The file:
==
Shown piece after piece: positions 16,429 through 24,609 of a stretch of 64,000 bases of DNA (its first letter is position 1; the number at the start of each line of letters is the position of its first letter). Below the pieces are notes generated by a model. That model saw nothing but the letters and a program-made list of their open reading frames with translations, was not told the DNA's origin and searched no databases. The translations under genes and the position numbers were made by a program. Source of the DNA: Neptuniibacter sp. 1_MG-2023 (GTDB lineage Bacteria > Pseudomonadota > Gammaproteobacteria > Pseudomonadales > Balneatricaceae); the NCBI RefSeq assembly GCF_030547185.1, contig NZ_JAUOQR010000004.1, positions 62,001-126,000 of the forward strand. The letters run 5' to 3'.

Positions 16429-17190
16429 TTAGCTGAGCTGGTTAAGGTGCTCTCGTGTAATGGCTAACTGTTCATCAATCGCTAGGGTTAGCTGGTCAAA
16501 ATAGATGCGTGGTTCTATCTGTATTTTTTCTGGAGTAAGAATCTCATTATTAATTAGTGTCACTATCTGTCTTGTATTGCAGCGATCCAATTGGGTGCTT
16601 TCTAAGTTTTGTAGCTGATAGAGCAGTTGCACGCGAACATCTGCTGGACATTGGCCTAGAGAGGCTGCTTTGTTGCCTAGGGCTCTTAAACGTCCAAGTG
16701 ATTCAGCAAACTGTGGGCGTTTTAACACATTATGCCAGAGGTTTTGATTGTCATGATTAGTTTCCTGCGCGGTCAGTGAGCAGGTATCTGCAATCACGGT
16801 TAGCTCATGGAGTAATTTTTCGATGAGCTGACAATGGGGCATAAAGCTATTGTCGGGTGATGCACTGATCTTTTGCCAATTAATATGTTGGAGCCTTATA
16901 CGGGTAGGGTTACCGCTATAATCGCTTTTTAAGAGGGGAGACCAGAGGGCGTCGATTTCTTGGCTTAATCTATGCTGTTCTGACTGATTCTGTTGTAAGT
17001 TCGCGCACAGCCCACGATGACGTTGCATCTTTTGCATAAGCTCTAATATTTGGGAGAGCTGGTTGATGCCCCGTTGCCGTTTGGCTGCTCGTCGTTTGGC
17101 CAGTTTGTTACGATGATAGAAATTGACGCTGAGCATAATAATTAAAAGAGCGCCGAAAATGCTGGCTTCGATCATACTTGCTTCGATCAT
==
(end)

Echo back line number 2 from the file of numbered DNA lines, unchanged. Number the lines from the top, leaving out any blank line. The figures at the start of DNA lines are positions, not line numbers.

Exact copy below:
Positions 16429-17190